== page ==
Notes on providing alt text for twitter images

Posted on Friday, 2 January 2015 by Steve Faulkner

NOTE 27/05/16: Twitter iOS and Web UI now provide a method to add alt text to images \o/

I use twitter a lot via the twitter web UI. Often I see images in my twitter stream that contain interesting information and text content. Unsurprisingly this content is not available to people who cannot see the images or have difficulty interpreting graphical content.

Unfortunately the twitter UI does not provide a built in method for providing text alternatives using the standard HTML methods for doing so. You cannot add an alt attribute to images and/or provide a caption using the figure and figcaption elements.
What you can do pretty easily is provide the alt text as text in the same tweet as the image (if it fits) or if it is a tweet from someone else or there is not enough space to provide in the same tweet you can reply to the tweet with an alt text.

Examples

Note: You can often find the text version of quotes and other text embedded in graphics by sticking the first few words of the text in Google, (the Gene Roddenberry quote for example) you can then simply provide a link to the text source for everyone \0/.

It’s a bit more work

Providing text alternative for images on twitter is a bit more work, but it makes the interesting stuff available to anybody that follows you on twitter. (same goes for Facebook)

Sometimes, I find graphics whose alt text simply don’t fit into 140 characters or would benefit from structured HTML markup, if I think its really interesting and I have the time, I will make it available using a service such as codepen and then publish the link on twitter:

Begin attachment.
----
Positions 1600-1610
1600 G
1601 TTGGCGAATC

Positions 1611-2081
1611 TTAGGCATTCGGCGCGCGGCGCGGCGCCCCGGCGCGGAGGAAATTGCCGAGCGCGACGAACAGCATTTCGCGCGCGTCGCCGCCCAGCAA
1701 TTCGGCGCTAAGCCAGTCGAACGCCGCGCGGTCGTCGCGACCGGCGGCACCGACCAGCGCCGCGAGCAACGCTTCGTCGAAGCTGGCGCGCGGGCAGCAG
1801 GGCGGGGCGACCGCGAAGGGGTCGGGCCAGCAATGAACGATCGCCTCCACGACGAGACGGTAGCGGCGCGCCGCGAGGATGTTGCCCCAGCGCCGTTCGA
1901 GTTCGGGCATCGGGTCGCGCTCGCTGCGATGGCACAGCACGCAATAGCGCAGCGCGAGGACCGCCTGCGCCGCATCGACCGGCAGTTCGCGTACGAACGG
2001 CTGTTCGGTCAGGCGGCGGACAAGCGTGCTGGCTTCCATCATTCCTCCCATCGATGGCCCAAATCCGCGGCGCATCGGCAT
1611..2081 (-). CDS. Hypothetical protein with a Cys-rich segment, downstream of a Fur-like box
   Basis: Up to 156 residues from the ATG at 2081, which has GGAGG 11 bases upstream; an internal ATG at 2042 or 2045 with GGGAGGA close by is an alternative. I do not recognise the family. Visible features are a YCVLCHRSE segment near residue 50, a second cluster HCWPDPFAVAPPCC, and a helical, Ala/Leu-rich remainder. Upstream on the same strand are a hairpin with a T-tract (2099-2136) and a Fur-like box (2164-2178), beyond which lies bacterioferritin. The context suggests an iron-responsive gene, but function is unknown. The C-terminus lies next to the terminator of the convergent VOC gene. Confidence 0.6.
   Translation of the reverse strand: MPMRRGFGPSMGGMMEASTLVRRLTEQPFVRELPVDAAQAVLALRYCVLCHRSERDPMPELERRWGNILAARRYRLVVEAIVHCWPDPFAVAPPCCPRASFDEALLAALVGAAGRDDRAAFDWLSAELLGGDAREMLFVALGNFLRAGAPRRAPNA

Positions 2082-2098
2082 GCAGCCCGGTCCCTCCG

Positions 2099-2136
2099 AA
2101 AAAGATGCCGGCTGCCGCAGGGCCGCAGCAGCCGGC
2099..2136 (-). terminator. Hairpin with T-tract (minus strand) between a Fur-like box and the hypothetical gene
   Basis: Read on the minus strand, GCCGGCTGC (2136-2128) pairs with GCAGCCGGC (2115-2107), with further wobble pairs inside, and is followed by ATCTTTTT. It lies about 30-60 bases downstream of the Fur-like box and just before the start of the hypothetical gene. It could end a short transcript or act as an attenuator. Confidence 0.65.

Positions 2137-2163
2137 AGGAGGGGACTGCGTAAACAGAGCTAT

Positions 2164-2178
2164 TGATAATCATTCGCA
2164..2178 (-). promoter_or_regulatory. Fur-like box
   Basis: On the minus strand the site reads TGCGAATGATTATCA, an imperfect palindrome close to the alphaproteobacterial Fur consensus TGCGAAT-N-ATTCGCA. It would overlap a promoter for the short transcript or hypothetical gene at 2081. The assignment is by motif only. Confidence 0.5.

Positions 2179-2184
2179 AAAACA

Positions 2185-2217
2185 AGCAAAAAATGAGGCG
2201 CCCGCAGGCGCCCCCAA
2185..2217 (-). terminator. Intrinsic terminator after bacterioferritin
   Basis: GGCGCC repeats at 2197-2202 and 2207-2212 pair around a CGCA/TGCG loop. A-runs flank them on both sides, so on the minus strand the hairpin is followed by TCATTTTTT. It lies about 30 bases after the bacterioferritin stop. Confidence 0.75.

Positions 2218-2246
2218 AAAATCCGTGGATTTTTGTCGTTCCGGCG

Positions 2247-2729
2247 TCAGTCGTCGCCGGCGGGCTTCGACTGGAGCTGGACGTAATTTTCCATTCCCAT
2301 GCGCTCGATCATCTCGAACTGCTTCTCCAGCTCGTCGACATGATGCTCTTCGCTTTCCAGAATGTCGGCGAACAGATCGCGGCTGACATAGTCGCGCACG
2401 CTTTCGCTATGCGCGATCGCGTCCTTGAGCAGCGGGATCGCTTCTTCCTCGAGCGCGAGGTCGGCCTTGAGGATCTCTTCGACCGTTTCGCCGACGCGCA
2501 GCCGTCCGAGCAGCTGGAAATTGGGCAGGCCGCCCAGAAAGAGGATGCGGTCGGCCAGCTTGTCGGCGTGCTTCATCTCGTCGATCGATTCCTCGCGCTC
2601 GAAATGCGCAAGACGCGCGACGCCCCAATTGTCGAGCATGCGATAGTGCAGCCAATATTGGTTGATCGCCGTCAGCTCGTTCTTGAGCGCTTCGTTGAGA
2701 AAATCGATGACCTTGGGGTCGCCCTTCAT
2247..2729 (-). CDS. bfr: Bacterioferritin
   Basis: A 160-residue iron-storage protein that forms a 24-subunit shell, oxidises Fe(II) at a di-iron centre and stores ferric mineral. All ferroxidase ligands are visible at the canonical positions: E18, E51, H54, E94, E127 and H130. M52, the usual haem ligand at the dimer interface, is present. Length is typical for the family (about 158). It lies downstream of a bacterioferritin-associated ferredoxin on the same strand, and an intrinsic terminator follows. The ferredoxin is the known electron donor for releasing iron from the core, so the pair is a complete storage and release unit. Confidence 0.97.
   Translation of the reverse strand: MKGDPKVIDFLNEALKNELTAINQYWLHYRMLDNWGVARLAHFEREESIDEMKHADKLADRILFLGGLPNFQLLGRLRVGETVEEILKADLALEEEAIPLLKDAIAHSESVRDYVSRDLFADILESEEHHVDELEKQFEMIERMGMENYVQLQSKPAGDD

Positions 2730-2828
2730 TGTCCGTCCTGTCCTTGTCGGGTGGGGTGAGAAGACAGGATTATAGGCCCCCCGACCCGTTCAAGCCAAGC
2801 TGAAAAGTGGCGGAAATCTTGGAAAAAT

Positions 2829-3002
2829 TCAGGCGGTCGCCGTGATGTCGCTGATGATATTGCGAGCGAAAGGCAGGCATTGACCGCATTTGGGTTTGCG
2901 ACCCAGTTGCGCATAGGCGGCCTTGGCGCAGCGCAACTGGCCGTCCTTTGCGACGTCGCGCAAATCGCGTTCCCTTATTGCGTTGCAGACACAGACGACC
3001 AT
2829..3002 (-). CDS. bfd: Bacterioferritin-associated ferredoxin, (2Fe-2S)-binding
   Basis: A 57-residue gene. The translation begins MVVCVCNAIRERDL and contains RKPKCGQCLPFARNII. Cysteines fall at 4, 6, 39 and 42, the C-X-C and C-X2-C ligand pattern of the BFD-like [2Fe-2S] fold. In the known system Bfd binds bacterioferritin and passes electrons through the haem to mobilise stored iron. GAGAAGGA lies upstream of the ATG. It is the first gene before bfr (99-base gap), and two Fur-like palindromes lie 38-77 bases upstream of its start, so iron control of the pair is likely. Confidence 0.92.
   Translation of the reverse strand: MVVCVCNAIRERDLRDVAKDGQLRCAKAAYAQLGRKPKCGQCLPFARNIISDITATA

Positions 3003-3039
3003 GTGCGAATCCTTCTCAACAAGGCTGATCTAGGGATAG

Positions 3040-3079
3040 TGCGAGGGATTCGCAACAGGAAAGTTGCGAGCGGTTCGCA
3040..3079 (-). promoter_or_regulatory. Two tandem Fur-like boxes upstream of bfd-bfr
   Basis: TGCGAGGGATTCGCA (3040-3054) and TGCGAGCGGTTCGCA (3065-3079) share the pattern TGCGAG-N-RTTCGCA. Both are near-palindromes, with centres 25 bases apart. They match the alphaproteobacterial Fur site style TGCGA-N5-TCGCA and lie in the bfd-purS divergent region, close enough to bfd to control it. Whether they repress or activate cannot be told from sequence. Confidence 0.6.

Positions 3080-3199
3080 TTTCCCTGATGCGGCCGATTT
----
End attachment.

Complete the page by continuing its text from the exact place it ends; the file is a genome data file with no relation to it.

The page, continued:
Note: The Easy Chirp twitter client also provides a method to provide text alternatives amongst many other accessibility features.

Addendum

Posted a few music video’s on twitter, for example:

Thinking that using Gist is a simple way to to add lyrics to songs.

Further Reading

Adrian Roselli – (ranting) Don’t Tweet Pictures of Text

About Steve Faulkner

Steve is the Technical Director at TPG. He joined The Paciello Group in 2006 and was previously a Senior Web Accessibility Consultant at vision australia. He is the creator and lead developer of the Web Accessibility Toolbar accessibility testing tool. Steve is a member of several groups, including the W3C Web Platforms Working Group and the W3C ARIA Working Group. He is an editor of several specifications at the W3C including HTML 5.1, ARIA in HTML, Notes on Using ARIA in HTML and HTML5: Techniques for providing useful text alternatives. He also develops and maintains HTML5accessibility.

Comments

  1. Or of course, Twitter could fix the UI. They could suggest alt text for images uploaded which contain text, or make a feature of optional alt text for uploaded images. Bizarre to make the alt text of every in-stream image “Embedded image permalink”.

  2. Tweets however simply cannot contain the text needed when people are posting pictures of facebook posts, newspaper articles and the like. We need an easy way to add separate-but-linked media (same as the images, hosted on one of twitter’s CDNs) when we post a very long image. Basically a long-desc link, instead of me painfully copying a long post into an email and mailing it to everyone I know who wants to know what the inflammatory posty/article/letter said.

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